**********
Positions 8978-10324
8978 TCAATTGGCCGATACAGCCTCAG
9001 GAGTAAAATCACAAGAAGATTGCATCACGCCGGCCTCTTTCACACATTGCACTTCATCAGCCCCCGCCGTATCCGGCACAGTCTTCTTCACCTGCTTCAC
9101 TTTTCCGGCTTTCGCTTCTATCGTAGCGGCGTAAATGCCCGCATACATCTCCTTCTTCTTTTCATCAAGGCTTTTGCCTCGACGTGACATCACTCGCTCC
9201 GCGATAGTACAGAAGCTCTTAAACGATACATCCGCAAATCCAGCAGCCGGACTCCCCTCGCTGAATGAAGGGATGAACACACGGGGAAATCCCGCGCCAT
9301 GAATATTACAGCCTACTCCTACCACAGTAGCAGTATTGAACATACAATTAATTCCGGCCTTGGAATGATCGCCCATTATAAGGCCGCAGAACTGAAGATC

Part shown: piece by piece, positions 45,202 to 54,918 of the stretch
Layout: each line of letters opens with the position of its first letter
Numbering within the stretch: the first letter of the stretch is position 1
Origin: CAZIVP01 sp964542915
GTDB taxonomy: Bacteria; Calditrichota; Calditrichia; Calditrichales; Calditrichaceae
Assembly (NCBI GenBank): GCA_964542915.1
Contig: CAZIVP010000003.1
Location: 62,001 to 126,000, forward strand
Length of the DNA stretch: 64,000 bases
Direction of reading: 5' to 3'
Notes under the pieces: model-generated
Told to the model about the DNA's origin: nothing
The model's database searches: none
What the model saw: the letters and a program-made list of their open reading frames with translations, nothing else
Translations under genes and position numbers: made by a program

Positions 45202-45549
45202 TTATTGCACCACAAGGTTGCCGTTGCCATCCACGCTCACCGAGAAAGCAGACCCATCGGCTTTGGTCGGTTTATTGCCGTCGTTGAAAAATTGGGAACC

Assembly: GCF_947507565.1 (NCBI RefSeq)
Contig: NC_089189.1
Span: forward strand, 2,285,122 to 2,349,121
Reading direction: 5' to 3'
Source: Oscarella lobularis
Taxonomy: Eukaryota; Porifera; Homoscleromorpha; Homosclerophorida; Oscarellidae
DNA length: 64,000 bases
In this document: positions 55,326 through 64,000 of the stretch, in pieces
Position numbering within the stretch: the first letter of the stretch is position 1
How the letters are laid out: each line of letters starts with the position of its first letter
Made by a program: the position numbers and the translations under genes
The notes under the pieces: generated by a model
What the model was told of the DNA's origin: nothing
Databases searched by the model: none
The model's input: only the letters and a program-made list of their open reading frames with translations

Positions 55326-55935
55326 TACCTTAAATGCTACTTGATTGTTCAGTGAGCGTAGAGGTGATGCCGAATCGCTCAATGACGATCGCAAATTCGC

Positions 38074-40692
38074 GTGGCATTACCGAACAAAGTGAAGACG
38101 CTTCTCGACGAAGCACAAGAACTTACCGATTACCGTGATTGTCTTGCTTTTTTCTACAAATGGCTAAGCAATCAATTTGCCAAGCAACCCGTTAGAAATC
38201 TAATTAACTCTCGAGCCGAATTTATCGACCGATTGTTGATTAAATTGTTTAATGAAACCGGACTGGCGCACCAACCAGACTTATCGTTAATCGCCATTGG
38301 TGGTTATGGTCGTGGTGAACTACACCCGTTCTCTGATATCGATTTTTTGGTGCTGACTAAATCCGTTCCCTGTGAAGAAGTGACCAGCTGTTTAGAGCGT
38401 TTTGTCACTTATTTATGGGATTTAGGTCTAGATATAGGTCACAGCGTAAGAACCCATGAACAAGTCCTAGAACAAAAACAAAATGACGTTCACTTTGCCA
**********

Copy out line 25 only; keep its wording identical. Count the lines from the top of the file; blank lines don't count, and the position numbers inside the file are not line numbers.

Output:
Contig: NC_089189.1